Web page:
Harrison, S. and Bruter, M. Mapping Extreme Right Ideology: an empirical geography of the European extreme right. Basingstoke: Palgrave.

Hewitt, R. (2005) White Backlash and the Politics of Multiculturalism, Cambridge: Cambridge University Press.

Ignazi, P (2003) Extreme Right Parties in Western Europe, Oxford, Oxford University Press.

Lemos, G. (2005) The Search for Tolerance: Challenging and changing racist attitudes and behaviour amongst young people, York: Joseph Rowntree Foundation,

Mammone, A. Godin, E. and Jenkins, B. (2012) Mapping the Extreme Right in Contemporary Europe: from local to transnational. London: Routledge

Mudde, C. (1995) ‘Right-wing extremism analyzed: A comparative analysis of the ideologies of three alleged right-wing extremist parties( NPD, NDP. CP’86)’, European Journal of Political Research, 27, 203-224.

Mudde, C. (1996) ‘The War of Words Defining the Extreme Right Party Family’, West European Politics 19(2), 225-248.

Pai, H. (2016), Angry White People: Coming Face-to-Face with the British Far Right, London, Zed Books.

Roxburgh, A. (2002) Preachers of hate: the rise of the far right. London: Gibson Square.

Runnymede Trust (1997) Islamophobia, a challenge for us all. London: Runnymede

Rhodes, J. (2009) “‘The Banal National Party: the routine nature of legitimacy’.” Patterns of Prejudice 43, no. 2: 142-160.

Rhodes, J. (2011) ‘It’s Not Just Them, It’s Whites as Well’: Whiteness, Class and BNP Support, Sociology, 45(1): 102-117.

Samers, M. (1999)“‘Globalization’ the geo-political economy of migration, and the‘spatial vent’”,Review of International Political Economy,6, 2: 163-196.

Schaine et al. (2002) Shadows over Europe: The Development and Impact of the Extreme Right in Western Europe. Basingstoke: Palgrave.

Svasand, L. (2003) ‘Scandinavian Right-Wing Radicalism’ in Betz, H. G. and Immerfall, S. (eds) The New Politics of the Right.

Smith, M, Colliver, C (2016) The impact of Brexit on far-right groups in Britain, London, Institute for Strategic Dialogue

Sprague-Jones, J. (2011) Extreme right-wing vote and support for multiculturalism in Europe, Ethnic and Racial Studies 34(4): 535-555.

Treadwell, J. and Garland, J. (2011) Masculinity, Marginalization and Violence: A Case Study of the English Defense League, British Journal of Criminology, 51(4): 621-634.

Yilmaz, F. (2012) Right-wing hegemony and immigration: How the populist far-right achieved hegemony through the immigration debate in Europe, Current Sociology, 60(3) 368-381.

Non academic reading and viewing

Townsend, M (2016) Why has the far right made West Yorkshire a home?, The Observer, 18 June

Channel 4 (2015) Angry, White, and Proud, online,

Draft. Lecture (autumn semester). The US and the tired huddled masses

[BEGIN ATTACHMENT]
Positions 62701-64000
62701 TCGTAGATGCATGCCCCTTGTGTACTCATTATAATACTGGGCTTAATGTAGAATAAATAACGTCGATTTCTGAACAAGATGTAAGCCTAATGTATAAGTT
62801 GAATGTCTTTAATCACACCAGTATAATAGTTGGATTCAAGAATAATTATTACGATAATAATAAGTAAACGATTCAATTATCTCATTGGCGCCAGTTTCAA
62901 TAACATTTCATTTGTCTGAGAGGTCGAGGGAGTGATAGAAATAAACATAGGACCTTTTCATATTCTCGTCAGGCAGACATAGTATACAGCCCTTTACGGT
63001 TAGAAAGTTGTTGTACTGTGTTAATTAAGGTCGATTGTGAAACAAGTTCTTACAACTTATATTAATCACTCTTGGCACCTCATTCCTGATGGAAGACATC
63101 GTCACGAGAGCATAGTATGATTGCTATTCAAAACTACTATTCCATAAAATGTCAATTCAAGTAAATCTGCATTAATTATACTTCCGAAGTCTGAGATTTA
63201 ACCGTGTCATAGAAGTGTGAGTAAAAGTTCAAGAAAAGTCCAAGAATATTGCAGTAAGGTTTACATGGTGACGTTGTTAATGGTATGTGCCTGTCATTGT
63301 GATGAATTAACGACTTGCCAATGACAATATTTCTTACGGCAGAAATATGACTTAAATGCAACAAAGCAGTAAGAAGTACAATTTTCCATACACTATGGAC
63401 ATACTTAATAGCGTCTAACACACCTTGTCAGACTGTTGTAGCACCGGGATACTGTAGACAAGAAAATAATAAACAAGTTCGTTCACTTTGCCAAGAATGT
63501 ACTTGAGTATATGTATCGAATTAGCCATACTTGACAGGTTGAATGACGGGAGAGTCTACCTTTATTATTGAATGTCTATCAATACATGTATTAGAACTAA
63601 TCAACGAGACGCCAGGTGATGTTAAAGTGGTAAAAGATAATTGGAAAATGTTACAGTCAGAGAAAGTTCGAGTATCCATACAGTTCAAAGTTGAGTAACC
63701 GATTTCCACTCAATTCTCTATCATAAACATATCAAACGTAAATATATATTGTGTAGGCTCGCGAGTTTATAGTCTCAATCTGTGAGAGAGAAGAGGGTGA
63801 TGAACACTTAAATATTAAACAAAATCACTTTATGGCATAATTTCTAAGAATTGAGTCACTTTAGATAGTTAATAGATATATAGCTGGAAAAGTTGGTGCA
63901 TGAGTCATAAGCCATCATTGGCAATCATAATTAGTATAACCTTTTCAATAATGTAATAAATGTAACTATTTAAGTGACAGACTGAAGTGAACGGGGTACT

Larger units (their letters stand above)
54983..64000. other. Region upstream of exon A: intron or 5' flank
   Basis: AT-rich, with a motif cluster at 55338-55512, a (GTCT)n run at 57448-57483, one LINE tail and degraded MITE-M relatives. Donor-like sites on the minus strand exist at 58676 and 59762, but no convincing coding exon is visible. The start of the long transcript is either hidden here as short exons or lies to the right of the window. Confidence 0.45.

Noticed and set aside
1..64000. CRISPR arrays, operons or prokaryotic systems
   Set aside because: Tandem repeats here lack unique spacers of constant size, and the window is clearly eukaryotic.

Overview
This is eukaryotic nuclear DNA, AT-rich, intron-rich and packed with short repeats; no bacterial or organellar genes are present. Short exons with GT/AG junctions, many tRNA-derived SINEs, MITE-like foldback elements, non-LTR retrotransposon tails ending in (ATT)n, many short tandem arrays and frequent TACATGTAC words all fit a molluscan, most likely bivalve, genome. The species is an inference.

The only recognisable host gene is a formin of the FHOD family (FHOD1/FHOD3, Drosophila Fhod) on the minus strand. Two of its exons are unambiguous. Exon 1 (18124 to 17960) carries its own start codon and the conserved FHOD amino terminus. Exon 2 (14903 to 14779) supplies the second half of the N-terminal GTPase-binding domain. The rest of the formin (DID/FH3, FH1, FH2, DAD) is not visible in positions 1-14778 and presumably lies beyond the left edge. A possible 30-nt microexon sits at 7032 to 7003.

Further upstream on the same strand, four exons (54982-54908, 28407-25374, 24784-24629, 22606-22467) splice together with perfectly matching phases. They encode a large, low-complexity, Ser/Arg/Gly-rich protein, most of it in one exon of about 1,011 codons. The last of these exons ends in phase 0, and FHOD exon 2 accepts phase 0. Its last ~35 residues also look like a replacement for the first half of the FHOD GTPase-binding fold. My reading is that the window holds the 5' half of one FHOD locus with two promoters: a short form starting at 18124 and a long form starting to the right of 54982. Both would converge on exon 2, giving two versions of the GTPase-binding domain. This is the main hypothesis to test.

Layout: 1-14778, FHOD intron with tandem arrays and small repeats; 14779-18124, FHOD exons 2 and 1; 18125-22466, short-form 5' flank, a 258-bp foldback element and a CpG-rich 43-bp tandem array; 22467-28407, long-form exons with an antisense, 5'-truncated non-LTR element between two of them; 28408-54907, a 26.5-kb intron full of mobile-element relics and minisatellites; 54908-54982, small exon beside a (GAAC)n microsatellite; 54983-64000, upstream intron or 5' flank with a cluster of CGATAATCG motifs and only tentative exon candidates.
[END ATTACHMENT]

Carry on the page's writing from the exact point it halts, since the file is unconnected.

Native routes and roots

The ancestors of modern Native Americans may have first entered the continent from Asia between 13,000 and 16,000 years ago via a thin land bridge that once ran across the Bering Sea, connecting Siberia and Alaska. Another possibility is that these early migrants may have voyaged down the Pacific coast by boat, and then moved into the continent’s interior.
Ancestors of the Native Americans gradually spread not only across North America, but also into Central and South America.
They divided into distinct tribes with unique cultural practices, religious beliefs, and methods of survival. These tribes had North America to themselves until the opening years of the seventeenth century (Hillstrom, 7).

Colonial immigration


American Protectionism

  • American representations of identity/Imagined Community
  • Migration
  • Terrorism
  • Islam
  • Globalisation and Protectionism
  • Group discussion

The popular idea of America:
the ‘Land of the Free

‘Land of the Free’ a refrain from the US national anthem (Start Spangled Banner)

Immigration and emancipation (freeing the slaves) part of the founding myth of America

  • 1863: proclamation made Thanksgiving Day a national holiday, Abraham Lincoln gave thanks to God for having “largely augmented our free population by emancipation and by immigration.“
  • New Colossus, by Emily Lazarus, 1883Give me your tired, your poor,Your huddled masses yearning to breathe free,

    The wretched refuse of your teeming shore.

    Send these, the homeless, tempest-tossed to me,

    I lift my lamp beside the golden door!”

Imagined community: US as a land of freedom, a nation of immigrants

Ideas about the nation are socially constructed

  • Anderson: Imagined Community, the narratives and forms of communication that work to construct a shared sense of national community
  • Statue of Liberty & Lazurus poem, Lincoln’s speech different kinds of representation that help to construct a way of imagining the US national community


Migration to the US: industrialisation, urbanisation

18th-19th century

  • Industrial Revolution.
  • British Isles late 18th C+
  • Low Countries & Germany early-mid 19th C
  • Eastern and southern Europe late 19th – early 20th C centuries
  • Each revolution produced waves of migration to US of unemployed

20th-21st century globalisation, new industrial revolutions

  • Mexico (massive rural to urban migration in Mexico),
  • Also, Philippines, China, Taiwan, Vietnam, Korea, India, and the Dominican Republic